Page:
Living With A Fistula - A Literal Pain In The Butt!!
Fistulas, a literal pain in the butt. If you haven't heard of a fistula don't worry, neither did I until I, unfortunately, was diagnosed with one. Let's talk about what it's like living with one, more specifically a perianal one, and how to find joy in the darkness!
According to the Cleveland Clinic, "An anal fistula is a small tunnel that connects an infected gland inside the anus to an opening on the skin around the anus. Symptoms include pain and swelling around the anus." This is 100% correct in my experience. Fistulas can happen to anyone but they're a side effect of hidradenitis suppurativa due to recurring abscesses.1
I was officially diagnosed with a perianal fistula in May of 2021 after an MRI and months of symptoms but I was experiencing symptoms since December of 2020 after a painful perianal abscess drained. I experienced drainage from the area and there was a little hole at the opening of the anus that was extremely tender. Sometimes the hole would close over and that is when the pain was at its worst.
Fistulas are mentally and physically challenging
Living with a fistula can be tough, both mentally and physically. I always have to carry gauze to put in between my bum cheeks and I need to use a peri bottle to clean after bowel movements so I always have to be prepared. It's tough adjusting to my new "normal" but my support system helps me through the bad days.
It can also be embarrassing due to the taboo area it's located. I found being open and honest about it on my Instagram helped me get through it and it helped me connect with others who are suffering.
In my case, my fistula was intersphinteric which means it passed through the sphincter muscles in the bottom, and doing a standard fistulotomy (laying the fistula open to remove it) was too risky as it could cause incontinence. As a 24-year-old girl, this news was terrifying. I felt so alone and scared of the outcome. I almost began to grieve the life I thought I was going to have. In the grand scheme of things, this seems like an appropriate response but I refused to let it keep me down for too long!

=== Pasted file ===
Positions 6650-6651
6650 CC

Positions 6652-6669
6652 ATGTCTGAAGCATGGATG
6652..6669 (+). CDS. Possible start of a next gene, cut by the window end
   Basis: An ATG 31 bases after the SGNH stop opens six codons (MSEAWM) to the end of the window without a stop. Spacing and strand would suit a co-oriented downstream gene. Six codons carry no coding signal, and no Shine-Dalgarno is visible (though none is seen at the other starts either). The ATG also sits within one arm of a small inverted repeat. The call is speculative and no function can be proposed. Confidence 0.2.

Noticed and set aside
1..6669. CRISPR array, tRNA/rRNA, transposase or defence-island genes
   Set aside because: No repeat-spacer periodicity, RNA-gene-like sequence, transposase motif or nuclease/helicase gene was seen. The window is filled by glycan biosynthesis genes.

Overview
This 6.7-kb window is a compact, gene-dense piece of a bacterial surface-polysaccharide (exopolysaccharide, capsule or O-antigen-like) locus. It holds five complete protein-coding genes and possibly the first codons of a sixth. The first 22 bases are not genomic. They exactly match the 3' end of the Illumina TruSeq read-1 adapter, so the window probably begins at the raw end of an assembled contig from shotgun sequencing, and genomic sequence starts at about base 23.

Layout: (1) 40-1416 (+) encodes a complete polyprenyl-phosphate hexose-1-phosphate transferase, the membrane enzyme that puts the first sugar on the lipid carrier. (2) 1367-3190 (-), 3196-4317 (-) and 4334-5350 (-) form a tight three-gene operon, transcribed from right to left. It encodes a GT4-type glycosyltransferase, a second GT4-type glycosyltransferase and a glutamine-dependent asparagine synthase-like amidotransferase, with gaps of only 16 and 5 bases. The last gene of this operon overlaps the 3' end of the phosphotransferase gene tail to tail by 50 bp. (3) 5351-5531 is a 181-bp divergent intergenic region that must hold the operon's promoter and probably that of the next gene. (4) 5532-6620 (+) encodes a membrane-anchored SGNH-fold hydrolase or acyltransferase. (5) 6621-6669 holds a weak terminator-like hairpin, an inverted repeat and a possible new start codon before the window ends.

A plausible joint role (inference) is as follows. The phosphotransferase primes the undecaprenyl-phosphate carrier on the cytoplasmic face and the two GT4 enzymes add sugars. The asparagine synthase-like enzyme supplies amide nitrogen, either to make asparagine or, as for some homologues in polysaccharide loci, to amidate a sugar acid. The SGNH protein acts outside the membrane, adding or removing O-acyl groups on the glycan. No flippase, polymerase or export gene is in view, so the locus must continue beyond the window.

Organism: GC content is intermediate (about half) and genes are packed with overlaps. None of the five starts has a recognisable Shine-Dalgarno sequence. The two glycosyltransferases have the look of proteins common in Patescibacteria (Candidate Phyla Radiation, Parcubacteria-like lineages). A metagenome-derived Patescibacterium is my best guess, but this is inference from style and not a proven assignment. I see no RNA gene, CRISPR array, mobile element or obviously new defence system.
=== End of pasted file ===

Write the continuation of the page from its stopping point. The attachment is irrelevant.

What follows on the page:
A change in persepctive
I had my first surgery in July 2021 and they inserted a cutting seton which will slowly cut through the sphincter muscles to prevent incontinence but I will need this tightened every 3-6 months for the next few years. It's scary knowing your 20's will be spent under the knife a lot of the time but I trust that it's all for the better and it's just the journey to a pain-free life!
This whole saga has totally changed my perspective. In a way, I'm grateful for my chronic illness as it's made me a better person and allows me to seize every moment and I am so grateful for pain-free days! For me, speaking so openly about it on social media took away the fistula's power of controlling my life. I was in control and I wasn't scared to share my story as it could help others suffering.
If anyone is suffering from a fistula, don't suffer in silence. You can check out my Instagram and follow along on my fistula journey there. Nothing is too embarrassing that I won't speak about!
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